Concepts for restoring the relationship of man and animal

In addition to the intensifying discourse around animal rights, more and more subjects end up on the drawing table of designers that ultimately have to do with harmonic and sustainable coexistence. As natural habitats keep shrinking and building on greenfield sites continues unchecked, it may seem that in the context of the relationship of man and animal, one of them always benefits at the expense of the other. The concepts in this article were developed in an attempt to restore this critical balance. An easy-to-clean dovecote for pigeons, a swallow nest that blends into the environment, a rest for bats, a garage where hedgehogs can hole up, and even a chick nursery reflecting on the anomalies of industrial chicken farming have been created at the Industrial Design course of the Moholy-Nagy University.

Chick nursery by Ildikó Varga

Ildikó’s choice of subject was influenced by several factors, with the dilemma of quantity vs quality, and more specifically, large-scale industrial animal farming at their intersection. Chick nursery has a dual function: in contrast to the incubators of chicken factories, it provides room for traditional hatching, and can also be used as a chicken coop, with the chicks comfortably fitting underneath. The device can be turned inside and out: in one setting, like a wicker-work bushel lined with straw, it protects the eggs; while turned inside out, it surrounds the already hatched chicks. The none-too-easy technical challenge was resolved using moving metal intersections and basket weave technique.

Squirrel feeder by Máté Guthy

Máté’s squirrel feeder has been assembled from a few easy-to-manufacture parts, and only needs three ordinary materials, PVC, plywood and ratchet strap. For the design, important considerations included barring access by larger birds to the food, and ensuring the feeder is tailored to the special physical features of the squirrels. As opposed to the conventional hanging or the drastic fastening methods available on the market, the ratchet strap and bayonet lock make for easy mounting and removal.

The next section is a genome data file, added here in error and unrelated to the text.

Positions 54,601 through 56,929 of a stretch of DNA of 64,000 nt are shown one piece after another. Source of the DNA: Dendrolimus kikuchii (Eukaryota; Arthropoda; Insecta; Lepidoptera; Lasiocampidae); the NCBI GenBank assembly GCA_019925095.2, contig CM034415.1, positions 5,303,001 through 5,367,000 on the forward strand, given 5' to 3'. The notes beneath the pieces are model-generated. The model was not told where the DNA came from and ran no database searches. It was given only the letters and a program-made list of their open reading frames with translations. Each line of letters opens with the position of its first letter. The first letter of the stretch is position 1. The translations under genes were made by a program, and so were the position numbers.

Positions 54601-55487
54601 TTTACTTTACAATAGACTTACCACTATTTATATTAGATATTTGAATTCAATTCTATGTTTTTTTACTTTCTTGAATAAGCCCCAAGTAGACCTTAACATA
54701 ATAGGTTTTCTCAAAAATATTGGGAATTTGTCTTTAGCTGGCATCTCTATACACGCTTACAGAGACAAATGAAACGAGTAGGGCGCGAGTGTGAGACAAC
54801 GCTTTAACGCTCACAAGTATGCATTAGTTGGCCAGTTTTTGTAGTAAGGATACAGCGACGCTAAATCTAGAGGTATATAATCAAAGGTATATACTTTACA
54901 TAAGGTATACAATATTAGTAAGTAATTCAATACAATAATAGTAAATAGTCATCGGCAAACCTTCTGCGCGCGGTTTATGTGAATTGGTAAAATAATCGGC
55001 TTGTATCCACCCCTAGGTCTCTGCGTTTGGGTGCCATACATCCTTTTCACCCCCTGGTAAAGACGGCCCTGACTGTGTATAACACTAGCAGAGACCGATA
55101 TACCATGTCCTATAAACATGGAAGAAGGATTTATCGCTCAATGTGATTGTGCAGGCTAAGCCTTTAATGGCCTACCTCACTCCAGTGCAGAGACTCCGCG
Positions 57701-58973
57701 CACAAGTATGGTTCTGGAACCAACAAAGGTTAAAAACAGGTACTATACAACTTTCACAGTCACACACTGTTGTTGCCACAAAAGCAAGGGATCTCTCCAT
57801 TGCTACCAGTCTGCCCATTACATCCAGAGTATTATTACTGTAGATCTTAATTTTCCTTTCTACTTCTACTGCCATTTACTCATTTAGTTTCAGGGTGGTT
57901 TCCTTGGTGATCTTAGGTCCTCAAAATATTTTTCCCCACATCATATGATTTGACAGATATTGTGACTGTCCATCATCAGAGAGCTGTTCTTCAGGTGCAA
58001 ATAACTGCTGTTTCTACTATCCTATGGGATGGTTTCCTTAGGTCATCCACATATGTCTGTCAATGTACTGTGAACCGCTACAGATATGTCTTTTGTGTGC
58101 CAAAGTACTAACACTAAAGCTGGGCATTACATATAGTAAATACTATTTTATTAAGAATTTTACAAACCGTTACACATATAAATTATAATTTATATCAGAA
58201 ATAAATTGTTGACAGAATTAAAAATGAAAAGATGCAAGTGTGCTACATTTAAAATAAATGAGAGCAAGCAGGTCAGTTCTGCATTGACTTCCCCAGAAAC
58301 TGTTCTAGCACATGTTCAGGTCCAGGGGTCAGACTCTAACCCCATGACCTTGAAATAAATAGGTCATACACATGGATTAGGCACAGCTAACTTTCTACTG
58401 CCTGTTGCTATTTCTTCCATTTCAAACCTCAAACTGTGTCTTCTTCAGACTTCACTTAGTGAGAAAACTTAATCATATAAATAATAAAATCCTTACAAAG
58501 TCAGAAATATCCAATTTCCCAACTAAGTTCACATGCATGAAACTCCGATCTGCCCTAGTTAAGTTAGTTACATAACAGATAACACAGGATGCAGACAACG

Swallow nest by Tamás Lajos

As much as swallows are liked, living side by side can be a pain in the neck especially during nesting. Though swallows are protected animals, and therefore the destruction of swallow nests is a criminal act, many people simply knock nests off the wall, because the area underneath is normally none too sanitary. In addition to conceiving of a clean shape suited to modern facades, Tamás also paid attention to incorporating key functions such as a roof tailored to the swallows, as well as a swallow nappy next to the entrance for ease of smooth sharing of the living spaces.

Dovecote by Nóra Szilágyi

Raising free-range pigeons requires the use of dovecotes that provide protection against the weather, as well as ease of entry and ideally also some sort of heat insulation. In addition to critical functions, Nóra also considered human aspects to ensure they are easy-to-clean, and can be placed anywhere. The resemblance to a tent is no coincidence, as the dovecote is made from Oxford cloth frequently used to make tents. The concept also relies on recycling: the dovecote is ideal for the reprocessing of tarpaulins accumulating during the festival season.

Bat bower by Róbert Kristóffy

The events of recent years have not been kind to the reputation of bats, though they are highly useful animals eating pests and helping with pollination. As their habitats continue to shrink, they attempt to find shelter in the built-up human environment, often among stacks of split wood. Needless to say, this is far from being ideal. This was the starting point for Róbert’s design. Taking the specific needs of bats into account, he created a woodwork solution that has grips for its guests, is not easily recognisable from the outside, is protected from wind and has an open bottom.

Hedgehog garage by Eperke Remetei-Filep

Hedgehogs need a hiding place for a longer period of time at least two times a year: during winter hibernation, and in summer, when the hoglets are brought into the world. Since large hedgehog populations live cramped in very small spaces in cities, it is a good idea to create a safe spot for them in a garden nook where they can hibernate smoothly and undisturbed. In addition to looking sweet even at first glimpse (just like the animals invited to park their backside there), Eperke’s hedgehog garage has colours and materials that blend into the autumn landscape, at the same time sufficiently stand out to prevent the inhabitants from falling victim to autumn garden landscaping and raking.

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The designs were completed at the Product Design BA of Moholy-Nagy University of Art and Design. The supervisors were István Juhász and András Kerékgyártó

Szerző: DIS